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As incidents of meter cheating continue to rise, Lloyd Birkhead, group managing director at Grosvenor Services Group – part of Echo Managed Services – outlines the dangers and why it is essential energy companies do more to safeguard the public (and their wallets).

Energy companies should be working harder to tackle meter cheating. That’s the firm opinion of almost nine in 10 (86%) energy billpayers, according to a survey we recently commissioned with the endorsement of Crimestoppers UK. 

In 2017/18, the energy sector met just 67% of its theft detection obligation under Ofgem’s energy theft incentive scheme, with just five out of 35 energy suppliers meeting or exceeding their individual residential targets. 

Given that each instance of meter tampering potentially places individuals, their families and neighbourhoods at risk of injury or worse, isn’t it time the sector came together to look at how to do more to help keep communities safe?

An emotive issue

A huge 92% of survey respondents said that they believe energy theft is wrong. Whilst some respondents did put the practice down to individuals being unable to pay their bills, half thought it was simply because people don’t want to pay for what they have consumed, even if they can afford to do so. 

Worryingly though, only 35% of respondents said they knew that meter tampering was a criminal offence, showing that more can be done to highlight the true impact of this crime.

95% of respondents expressed annoyance at learning that £20 is added to their bills because of energy theft. Surely this annoyance is an important driver to mobilise more reporting – and yet only 20% of respondents were even aware of this increase.

Then – and arguably even more concerning for the general public – there is the safety aspect. Indeed, energy theft increases the risk of fires, electric shocks and even deadly gas explosions. Not to mention, meter cheating leads to at least one injury or death every 10 days in the UK – a shocking figure that is not well publicised. 

Key to addressing this issue is better consumer engagement and education – of both the financial and safety implications. This is crucial in supporting the sector to both detect more current instances of the crime and also deter future potential cases occurring.

Consumer engagement and education

Engaging consumers around energy theft should have two key strands. The first lies in helping customers better understand the exact risks and impacts of meter cheating, thereby reducing customer apathy and encouraging people to report energy theft when they suspect it is taking place (and indeed, to discourage them from the practice themselves). Our recent survey found, for example, that one in four people would currently turn a blind eye if they became aware of an instance of meter tampering.

The second strand lies in the statistic that 75% of consumers don’t currently feel confident in spotting signs that energy theft is taking place, according to our research. By empowering customers, landlords and communities to identify suspected meter cheating, energy firms can take advantage of intelligence on the ground.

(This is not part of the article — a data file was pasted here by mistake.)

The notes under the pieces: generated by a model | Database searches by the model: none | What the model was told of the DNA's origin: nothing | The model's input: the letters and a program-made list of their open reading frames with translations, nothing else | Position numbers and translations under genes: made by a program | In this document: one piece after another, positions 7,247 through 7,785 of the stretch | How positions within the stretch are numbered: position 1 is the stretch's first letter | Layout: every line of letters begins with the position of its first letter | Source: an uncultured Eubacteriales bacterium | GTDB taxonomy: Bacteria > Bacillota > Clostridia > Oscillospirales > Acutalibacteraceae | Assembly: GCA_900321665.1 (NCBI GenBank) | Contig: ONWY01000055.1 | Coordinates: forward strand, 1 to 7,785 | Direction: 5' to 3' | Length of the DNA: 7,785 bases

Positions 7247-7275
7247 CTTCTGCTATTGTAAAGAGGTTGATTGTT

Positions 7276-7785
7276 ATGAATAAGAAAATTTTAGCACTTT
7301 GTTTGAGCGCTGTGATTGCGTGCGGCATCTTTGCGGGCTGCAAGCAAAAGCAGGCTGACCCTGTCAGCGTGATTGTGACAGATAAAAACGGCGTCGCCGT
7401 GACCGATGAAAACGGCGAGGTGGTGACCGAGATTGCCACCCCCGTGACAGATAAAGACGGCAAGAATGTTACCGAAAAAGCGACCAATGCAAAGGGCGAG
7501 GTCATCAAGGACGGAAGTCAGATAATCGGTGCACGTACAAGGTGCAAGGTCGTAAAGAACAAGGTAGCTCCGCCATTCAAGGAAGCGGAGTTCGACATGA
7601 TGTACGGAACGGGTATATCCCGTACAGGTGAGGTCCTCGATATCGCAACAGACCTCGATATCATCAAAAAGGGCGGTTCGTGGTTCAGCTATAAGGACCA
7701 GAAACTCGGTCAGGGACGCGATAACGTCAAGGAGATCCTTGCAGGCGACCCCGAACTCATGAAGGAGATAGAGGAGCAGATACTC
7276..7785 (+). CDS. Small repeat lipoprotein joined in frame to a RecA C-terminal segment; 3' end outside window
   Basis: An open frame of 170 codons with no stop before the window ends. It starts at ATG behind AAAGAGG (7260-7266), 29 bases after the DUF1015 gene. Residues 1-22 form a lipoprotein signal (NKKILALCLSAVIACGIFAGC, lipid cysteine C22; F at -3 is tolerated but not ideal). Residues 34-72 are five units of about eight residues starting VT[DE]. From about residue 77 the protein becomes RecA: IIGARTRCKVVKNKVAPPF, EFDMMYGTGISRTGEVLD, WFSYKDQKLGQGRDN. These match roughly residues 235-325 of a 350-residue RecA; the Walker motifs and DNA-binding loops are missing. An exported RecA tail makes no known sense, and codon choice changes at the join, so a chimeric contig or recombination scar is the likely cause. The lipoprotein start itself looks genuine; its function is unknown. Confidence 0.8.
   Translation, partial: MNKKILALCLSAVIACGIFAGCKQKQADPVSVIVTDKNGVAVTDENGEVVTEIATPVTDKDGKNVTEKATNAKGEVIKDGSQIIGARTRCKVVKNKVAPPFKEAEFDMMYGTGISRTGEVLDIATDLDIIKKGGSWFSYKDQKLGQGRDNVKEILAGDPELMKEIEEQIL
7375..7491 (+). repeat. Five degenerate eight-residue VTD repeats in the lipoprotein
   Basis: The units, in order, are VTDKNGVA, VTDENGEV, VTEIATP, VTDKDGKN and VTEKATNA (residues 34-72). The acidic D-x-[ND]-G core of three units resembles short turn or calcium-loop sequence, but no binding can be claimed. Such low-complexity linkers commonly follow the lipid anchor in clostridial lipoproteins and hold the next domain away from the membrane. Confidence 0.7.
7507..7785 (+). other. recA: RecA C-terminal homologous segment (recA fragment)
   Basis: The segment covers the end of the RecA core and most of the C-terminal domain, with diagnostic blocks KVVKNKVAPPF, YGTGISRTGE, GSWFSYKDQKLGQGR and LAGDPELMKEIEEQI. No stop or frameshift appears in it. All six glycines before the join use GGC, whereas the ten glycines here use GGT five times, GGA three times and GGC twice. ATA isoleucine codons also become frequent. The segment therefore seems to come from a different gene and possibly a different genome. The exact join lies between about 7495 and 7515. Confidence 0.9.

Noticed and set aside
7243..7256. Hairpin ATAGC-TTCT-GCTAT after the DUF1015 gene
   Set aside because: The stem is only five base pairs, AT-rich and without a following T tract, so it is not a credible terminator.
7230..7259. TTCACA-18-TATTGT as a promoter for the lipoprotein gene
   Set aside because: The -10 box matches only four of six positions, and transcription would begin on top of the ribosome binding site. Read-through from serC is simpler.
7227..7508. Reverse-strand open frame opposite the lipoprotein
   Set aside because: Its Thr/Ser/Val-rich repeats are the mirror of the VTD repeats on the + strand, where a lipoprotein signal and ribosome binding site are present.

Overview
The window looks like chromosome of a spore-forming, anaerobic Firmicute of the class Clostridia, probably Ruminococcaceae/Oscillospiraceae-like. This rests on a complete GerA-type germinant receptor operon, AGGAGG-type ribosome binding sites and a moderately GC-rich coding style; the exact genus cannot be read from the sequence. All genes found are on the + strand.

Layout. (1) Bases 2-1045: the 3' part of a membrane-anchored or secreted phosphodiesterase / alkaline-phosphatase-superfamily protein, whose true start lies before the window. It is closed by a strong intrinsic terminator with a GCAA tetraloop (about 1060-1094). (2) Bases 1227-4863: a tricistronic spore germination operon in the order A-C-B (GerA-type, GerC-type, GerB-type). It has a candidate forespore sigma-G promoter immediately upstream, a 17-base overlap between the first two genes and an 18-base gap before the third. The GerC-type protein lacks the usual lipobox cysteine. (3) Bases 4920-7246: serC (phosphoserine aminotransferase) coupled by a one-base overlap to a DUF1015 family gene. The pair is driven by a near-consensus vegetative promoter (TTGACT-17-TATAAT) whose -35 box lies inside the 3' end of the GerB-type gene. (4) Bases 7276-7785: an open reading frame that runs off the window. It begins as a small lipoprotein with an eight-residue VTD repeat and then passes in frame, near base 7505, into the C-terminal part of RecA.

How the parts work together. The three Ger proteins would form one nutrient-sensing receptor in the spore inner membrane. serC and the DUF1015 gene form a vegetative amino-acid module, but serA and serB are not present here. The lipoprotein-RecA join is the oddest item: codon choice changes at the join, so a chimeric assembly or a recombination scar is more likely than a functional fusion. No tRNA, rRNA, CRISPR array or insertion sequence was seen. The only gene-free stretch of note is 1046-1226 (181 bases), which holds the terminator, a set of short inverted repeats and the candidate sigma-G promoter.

Over half (54%) of our survey respondents said that they would ‘without question’ report an issue of meter tampering, whilst another 21% said they would as long as it was within their local vicinity – so there is a clear pool of reporting potential for energy firms to harness.

Better awareness and clarity on where to turn

Once an individual is aware of a potential case of meter cheating, whether through direct observation, inheriting a tampered meter or even having heard somebody bragging, they need clear information on what to do next. What’s more, many need confidence that they can take action confidentially. 

Our survey showed that 19% of people were unsure of how to escalate a case of meter cheating, and that there is a fear of potential repercussions from non-anonymous reporting that increases with age. 

Awareness of the valuable Stay Energy Safe tip-off service was just 13%, showing clear space for the sector and its stakeholders to better educate customers through communication materials and at key customer touchpoints.

Publicising positive work

The third piece of the puzzle for the sector lies in demonstrating to customers and the general public exactly what is being done to combat the issue and keep communities safer. 

Doing more to let the public know about meter changeovers, arrests and convictions, how injuries have been prevented and inflated bills tackled, would give the public a far richer and more proactive understanding of the hard work taking place. 

The sector should look to work with the media to raise more awareness. There’s clearly scope to do more – just 14% of our survey respondents, for example, recalled seeing news coverage of the crime over recent months. 

There is no doubt that energy theft is a serious issue, one with potentially deadly consequences. Now is the time for the sector to come together to look at further steps that can be taken to mitigate this hugely impactful crime.